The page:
Tuesday, September 23, 2014

Toward Real Operation

Recently, I can tell Jérôme is anxious to start operating the layout again. Maybe he was a little bit impatient, but looking at this blog archives, it’s been 4 months since the layout was “operable”. Most parts have been under serious rebuilding since last March, some since December 2013. One year later and only a truncated mainline on the peninsula survives (with a dirty siding at Dominion Textile, if that counts). In fact, this only remaining part is ballast which explains it still in place. It would be depressing to pull out the only scenic part of the layout.

All that means it is more than time to lay some tracks over the newly finished benchwork.  I’d like to plan every little detail, but it isn’t realistic. What my short lived Quebec South Shore Railway layout told me is that you can achieve realistic and acceptable scenery and track work without going crazy and spending years. That’s my goal for the next step. Having a function Donohue plant by December would be great and encouraging. I really feel it’s time to see some action because you can quickly lose sight of your goal while trying to over-achieve: operating train. That is another aspect of an achievable layout: it is not something vague lost in the future but a present endeavour.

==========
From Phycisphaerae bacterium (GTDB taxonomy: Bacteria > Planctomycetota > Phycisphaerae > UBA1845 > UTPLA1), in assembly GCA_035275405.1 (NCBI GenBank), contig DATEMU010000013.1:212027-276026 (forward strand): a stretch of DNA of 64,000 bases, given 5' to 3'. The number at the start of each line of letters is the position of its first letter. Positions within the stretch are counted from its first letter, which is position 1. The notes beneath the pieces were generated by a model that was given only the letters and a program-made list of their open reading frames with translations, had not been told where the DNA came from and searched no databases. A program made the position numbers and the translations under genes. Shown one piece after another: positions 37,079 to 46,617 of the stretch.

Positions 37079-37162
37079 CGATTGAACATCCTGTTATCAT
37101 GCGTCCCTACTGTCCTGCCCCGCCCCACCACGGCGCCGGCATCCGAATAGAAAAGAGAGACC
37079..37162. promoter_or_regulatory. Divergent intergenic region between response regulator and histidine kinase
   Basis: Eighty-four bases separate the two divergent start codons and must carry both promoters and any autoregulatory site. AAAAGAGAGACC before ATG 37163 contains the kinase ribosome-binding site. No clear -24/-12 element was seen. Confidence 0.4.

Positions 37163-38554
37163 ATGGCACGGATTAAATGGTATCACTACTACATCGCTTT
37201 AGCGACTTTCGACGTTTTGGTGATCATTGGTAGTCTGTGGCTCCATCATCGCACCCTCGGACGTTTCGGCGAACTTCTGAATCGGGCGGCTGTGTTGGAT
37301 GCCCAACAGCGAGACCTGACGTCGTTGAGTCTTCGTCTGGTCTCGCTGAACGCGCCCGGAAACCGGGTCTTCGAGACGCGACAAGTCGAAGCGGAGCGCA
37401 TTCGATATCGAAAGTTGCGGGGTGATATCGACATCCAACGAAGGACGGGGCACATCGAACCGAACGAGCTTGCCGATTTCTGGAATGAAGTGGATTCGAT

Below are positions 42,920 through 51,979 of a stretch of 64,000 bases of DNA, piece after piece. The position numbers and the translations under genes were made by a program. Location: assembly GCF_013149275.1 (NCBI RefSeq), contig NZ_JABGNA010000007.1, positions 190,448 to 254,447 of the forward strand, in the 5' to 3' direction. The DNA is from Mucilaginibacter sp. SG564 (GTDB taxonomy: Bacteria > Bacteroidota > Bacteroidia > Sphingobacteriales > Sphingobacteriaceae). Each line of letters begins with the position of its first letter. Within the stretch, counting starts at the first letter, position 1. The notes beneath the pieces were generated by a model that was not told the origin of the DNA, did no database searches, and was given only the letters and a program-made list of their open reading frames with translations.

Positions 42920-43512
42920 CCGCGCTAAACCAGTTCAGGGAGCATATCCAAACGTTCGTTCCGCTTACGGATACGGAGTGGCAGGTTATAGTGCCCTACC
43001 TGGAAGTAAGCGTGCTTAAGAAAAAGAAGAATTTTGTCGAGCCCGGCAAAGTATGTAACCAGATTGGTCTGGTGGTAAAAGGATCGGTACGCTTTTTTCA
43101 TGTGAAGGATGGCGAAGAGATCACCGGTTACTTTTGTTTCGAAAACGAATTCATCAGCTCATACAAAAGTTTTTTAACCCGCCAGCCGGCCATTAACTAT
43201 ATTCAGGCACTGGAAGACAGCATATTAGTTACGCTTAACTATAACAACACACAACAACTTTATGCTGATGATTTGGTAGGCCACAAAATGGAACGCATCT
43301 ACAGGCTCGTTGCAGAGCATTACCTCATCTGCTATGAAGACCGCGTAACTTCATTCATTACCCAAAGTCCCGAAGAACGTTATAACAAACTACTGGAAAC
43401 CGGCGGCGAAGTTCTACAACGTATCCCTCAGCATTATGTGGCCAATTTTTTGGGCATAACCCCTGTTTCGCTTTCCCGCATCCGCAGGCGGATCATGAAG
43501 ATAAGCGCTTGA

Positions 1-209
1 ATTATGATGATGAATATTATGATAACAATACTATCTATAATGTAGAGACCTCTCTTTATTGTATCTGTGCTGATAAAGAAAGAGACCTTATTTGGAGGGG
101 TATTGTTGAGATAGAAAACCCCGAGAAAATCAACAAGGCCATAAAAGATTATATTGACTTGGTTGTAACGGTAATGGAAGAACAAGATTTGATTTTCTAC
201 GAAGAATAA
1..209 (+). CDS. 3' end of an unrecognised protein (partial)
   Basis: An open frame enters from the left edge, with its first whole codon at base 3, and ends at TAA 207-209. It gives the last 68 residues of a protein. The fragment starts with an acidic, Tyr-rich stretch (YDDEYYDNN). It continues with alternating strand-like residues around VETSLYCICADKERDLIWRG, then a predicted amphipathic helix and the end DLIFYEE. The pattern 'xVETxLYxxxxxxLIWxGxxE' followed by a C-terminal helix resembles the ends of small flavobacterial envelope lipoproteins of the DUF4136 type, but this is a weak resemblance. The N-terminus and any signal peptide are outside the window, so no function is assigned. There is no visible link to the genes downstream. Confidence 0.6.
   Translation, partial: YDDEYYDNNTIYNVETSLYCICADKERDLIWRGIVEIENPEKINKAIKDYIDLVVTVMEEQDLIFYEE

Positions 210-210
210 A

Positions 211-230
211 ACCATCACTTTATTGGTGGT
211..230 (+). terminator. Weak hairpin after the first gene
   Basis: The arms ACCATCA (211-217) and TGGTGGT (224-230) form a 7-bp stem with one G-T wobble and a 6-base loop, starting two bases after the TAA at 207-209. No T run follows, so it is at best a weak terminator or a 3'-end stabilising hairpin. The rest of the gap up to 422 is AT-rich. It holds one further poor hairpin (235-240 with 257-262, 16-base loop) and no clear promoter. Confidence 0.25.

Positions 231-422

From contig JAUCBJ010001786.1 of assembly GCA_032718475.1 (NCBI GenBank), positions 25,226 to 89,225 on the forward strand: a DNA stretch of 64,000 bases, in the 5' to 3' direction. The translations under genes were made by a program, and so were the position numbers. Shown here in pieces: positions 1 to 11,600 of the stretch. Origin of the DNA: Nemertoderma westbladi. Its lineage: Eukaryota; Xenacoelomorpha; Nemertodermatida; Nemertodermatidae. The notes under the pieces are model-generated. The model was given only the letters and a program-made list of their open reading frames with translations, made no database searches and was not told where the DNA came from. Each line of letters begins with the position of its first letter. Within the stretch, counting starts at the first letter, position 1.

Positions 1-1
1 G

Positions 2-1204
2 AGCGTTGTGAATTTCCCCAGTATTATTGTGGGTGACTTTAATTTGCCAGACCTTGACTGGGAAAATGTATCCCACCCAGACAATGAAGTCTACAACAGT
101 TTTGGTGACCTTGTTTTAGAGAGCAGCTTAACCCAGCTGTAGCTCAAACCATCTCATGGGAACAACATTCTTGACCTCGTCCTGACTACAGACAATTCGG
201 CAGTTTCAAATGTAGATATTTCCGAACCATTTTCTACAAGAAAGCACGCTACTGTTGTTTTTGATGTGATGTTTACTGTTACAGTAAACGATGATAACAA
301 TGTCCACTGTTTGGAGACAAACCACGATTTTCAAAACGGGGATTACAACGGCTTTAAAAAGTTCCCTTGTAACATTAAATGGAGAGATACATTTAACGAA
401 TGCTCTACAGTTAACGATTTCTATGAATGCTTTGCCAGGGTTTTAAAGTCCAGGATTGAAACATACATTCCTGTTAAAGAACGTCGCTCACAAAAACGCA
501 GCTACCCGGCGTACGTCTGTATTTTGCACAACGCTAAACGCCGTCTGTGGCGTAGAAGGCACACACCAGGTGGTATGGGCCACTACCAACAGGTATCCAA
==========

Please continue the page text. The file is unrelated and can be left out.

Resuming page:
That said, I’m not sad to have “lost” months over rebuilding. Many things on the layout were going nowhere before we moved on modelling Murray Bay Subdivision in the 80s. My fellow club members aren’t the type of people who write their thoughts and waste evenings trying to plan everything. But this rebuilding process helped them to define better their priorities. With that knowledge gained, it was possible to take account of everyone’s interest in the hobby and try to get a coherent whole. So we may have "lost" a few months of operation, but I feel like the next ones will be more rewarding.

Scenery sketch of Clermont and Donohue

By the way, I started planning which structures will be needed for Clermont. A few houses, a few shanties, gates, offices and loading/unloading facilities. Most of them are already built in some form and will only need to be repainted and bashed as needed when I'll feel doing it. Many are very old kits my parents bought me when I was in elementary school back in the early 90s.

Donohue's building are simplistic steel-clad warehouses with some rudimentary piping. Nothing to fear! Hope to work on them in a foreseeable future. But one thing is sure, the house on the hill in Clermont is gonna stay there for a while.

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